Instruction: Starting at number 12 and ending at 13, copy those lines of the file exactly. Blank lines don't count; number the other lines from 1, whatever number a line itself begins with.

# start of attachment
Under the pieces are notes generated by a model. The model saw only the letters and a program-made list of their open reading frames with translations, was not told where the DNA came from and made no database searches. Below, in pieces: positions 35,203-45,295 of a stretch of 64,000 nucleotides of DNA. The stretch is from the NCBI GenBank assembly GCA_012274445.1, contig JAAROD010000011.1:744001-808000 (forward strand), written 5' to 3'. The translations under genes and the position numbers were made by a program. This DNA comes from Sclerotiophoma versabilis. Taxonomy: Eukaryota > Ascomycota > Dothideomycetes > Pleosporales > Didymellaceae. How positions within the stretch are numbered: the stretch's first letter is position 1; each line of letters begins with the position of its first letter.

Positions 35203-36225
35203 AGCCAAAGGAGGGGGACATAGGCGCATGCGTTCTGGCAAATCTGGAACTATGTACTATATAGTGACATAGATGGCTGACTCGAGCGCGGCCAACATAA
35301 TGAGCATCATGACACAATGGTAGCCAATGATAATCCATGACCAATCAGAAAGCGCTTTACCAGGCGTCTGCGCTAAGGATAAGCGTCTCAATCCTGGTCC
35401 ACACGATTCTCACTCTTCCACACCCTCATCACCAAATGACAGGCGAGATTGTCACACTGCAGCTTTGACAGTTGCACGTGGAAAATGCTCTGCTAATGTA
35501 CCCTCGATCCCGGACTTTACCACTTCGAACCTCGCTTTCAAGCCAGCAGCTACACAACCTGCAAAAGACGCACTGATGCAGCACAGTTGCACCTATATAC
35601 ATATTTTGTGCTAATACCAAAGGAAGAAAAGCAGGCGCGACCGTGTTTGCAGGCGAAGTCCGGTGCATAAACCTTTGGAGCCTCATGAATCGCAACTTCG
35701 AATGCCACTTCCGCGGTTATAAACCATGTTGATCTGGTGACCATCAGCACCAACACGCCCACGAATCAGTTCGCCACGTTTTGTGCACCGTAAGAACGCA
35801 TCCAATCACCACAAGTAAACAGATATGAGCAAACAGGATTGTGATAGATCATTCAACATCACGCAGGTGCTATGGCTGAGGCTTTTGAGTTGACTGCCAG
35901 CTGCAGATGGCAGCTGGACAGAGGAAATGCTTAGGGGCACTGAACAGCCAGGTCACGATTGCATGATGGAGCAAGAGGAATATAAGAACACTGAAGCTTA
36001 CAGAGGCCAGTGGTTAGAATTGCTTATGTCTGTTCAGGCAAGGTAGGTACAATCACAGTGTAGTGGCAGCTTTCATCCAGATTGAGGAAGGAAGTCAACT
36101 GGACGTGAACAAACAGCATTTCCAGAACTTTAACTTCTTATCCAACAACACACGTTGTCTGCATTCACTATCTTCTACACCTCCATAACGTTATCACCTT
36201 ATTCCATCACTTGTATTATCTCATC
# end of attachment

36101 GGACGTGAACAAACAGCATTTCCAGAACTTTAACTTCTTATCCAACAACACACGTTGTCTGCATTCACTATCTTCTACACCTCCATAACGTTATCACCTT
36201 ATTCCATCACTTGTATTATCTCATC